Open Access Highly Accessed Research article

Primary prevention of cardiovascular diseases: a cost study in family practices

Esther W de Bekker-Grob1*, Sandra van Dulmen2, Matthijs van den Berg3, Robert A Verheij2 and Laurentius CJ Slobbe3

Author Affiliations

1 Department of Public Health, Erasmus MC - University Medical Centre Rotterdam, (Dr. Molewaterplein 50), Rotterdam, (3000 CA), The Netherlands

2 Netherlands Institute of Health Services Research, (Otterstraat 118-124), Utrecht, (3513 CR), The, Netherlands

3 National Institute of Public Health and the Environment, Centre for Public Health Forecasting, (Antonie van Leeuwenhoeklaan 9), Bilthoven, (3721 MA), The Netherlands

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BMC Family Practice 2011, 12:69  doi:10.1186/1471-2296-12-69

Published: 6 July 2011

Abstract

Background

Considering the scarcity of health care resources and the high costs associated with cardiovascular diseases, we investigated the spending on cardiovascular primary preventive activities and the prescribing behaviour of primary preventive cardiovascular medication (PPCM) in Dutch family practices (FPs).

Methods

A mixed methods design was used, which consisted of a questionnaire (n = 80 FPs), video recordings of hypertension- or cholesterol-related general practitioner visits (n = 56), and the database of Netherlands Information Network of General Practice (n = 45 FPs; n = 157,137 patients). The questionnaire and video recordings were used to determine the average frequency and time spent on cardiovascular primary preventive activities per FP respectively. Taking into account the annual income and full time equivalents of general practitioners, health care assistants, and practice nurses as well as the practice costs, the total spending on cardiovascular primary preventive activities in Dutch FPs was calculated. The database of Netherlands Information Network of General Practice was used to determine the prescribing behaviour in Dutch FPs by conducting multilevel regression models and adjusting for patient and practice characteristics.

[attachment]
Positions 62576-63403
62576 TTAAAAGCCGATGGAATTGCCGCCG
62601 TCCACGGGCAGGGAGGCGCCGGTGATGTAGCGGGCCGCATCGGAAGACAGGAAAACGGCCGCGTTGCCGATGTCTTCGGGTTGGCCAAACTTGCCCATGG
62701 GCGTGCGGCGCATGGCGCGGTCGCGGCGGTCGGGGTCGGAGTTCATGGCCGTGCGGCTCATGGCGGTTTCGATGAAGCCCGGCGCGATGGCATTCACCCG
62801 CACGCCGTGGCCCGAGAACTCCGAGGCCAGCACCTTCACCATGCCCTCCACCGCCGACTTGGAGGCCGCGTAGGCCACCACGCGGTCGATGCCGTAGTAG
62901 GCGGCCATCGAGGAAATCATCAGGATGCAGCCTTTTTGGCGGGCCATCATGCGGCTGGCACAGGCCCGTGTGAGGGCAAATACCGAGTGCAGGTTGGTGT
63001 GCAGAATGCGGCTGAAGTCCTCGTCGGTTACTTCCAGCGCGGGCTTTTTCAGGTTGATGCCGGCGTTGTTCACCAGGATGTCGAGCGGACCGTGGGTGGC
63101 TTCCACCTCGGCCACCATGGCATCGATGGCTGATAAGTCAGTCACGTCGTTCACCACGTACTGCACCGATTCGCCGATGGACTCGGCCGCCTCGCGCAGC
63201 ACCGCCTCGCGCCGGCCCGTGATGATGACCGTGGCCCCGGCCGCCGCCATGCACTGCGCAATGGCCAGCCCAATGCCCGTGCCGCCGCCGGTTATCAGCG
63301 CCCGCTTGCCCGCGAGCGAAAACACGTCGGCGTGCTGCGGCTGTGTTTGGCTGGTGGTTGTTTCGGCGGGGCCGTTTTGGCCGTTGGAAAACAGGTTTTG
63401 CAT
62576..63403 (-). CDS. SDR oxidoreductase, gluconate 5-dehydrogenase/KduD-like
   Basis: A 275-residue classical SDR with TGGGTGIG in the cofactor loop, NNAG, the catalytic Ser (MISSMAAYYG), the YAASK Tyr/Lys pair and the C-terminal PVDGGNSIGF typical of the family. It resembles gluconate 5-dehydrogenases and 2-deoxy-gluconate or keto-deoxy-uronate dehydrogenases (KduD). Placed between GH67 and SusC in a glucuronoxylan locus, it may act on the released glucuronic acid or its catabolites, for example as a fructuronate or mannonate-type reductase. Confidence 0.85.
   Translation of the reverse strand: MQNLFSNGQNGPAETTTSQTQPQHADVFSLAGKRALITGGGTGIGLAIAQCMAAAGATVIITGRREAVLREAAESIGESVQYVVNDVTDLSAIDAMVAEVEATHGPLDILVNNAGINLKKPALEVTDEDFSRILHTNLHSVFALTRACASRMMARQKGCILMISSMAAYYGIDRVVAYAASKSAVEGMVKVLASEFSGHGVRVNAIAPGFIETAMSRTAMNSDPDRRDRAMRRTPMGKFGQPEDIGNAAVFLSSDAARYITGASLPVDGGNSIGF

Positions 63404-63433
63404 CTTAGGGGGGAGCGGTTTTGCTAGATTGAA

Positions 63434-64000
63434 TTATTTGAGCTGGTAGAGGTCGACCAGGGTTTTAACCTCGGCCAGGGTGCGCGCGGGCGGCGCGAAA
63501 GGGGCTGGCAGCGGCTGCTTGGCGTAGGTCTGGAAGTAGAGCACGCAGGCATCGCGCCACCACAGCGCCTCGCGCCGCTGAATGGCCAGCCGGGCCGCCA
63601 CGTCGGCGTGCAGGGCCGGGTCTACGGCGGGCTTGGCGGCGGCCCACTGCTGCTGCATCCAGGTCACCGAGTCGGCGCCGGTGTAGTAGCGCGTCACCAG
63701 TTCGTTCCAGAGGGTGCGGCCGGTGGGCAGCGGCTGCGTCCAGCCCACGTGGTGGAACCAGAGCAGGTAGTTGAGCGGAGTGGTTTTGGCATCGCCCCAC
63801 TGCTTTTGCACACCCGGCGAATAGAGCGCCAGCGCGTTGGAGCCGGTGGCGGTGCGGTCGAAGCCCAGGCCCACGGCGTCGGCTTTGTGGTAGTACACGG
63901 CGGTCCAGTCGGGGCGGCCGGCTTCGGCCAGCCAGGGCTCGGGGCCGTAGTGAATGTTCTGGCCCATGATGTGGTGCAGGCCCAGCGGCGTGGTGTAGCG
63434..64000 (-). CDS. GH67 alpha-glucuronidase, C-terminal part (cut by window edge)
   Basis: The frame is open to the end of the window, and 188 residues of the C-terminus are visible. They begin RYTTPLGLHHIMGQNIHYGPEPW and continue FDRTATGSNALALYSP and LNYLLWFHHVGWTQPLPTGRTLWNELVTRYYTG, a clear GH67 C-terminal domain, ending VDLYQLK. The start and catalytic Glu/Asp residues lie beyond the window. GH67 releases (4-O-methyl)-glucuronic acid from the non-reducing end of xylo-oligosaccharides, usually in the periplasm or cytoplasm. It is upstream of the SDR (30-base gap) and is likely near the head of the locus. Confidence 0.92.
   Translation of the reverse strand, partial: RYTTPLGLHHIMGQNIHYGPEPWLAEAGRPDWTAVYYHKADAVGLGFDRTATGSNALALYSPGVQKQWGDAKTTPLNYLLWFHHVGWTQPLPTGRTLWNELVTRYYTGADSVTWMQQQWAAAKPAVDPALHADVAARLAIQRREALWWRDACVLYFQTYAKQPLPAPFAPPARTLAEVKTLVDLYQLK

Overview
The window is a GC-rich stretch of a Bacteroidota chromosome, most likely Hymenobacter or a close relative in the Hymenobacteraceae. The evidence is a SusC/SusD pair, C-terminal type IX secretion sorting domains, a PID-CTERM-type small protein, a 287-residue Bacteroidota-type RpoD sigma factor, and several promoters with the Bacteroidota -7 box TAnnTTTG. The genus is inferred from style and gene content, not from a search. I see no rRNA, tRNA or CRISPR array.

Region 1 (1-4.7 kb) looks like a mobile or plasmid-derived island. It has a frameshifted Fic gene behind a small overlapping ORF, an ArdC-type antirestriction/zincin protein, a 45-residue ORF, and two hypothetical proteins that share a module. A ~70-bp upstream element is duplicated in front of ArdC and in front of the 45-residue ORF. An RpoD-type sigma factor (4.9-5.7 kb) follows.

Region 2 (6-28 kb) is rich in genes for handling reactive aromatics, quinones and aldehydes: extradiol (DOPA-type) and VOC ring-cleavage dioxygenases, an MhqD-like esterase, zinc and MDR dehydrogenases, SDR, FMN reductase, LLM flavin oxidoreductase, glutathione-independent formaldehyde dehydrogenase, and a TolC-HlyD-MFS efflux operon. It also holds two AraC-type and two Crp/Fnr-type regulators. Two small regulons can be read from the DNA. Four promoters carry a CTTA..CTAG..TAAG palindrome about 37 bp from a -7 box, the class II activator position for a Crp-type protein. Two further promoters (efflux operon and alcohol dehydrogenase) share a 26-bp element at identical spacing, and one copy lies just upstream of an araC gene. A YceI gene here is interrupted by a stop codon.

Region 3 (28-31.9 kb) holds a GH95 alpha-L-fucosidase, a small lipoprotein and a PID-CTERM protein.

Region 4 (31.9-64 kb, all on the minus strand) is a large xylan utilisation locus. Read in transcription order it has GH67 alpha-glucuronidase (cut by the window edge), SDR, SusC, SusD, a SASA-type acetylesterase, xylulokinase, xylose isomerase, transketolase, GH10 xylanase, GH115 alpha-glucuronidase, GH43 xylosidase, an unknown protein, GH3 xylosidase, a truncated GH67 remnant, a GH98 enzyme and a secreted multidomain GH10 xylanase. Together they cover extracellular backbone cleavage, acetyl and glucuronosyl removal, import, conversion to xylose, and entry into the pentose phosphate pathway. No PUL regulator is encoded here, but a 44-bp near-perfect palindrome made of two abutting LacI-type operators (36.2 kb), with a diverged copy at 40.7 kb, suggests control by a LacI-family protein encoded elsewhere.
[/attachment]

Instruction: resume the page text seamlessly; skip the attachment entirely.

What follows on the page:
Results

Total expenditure on cardiovascular primary preventive activities in FPs in 2009 was €38.8 million (€2.35 per capita), of which 47% was spent on blood pressure measurements, 26% on cardiovascular risk profiling, and 11% on lifestyle counselling. Fifteen percent (€11 per capita) of all cardiovascular medication prescribed in FPs was a PPCM. FPs differed greatly on prescription of PPCM (odds ratio of 3.1).

Conclusions

Total costs of cardiovascular primary preventive activities in FPs such as blood pressure measurements and lifestyle counselling are relatively low compared to the costs of PPCM. There is considerable heterogeneity in prescribing behaviour of PPCM between FPs. Further research is needed to determine whether such large differences in prescription rates are justified. Striving for an optimal use of cardiovascular primary preventive activities might lead to similar health outcomes, but may achieve important cost savings.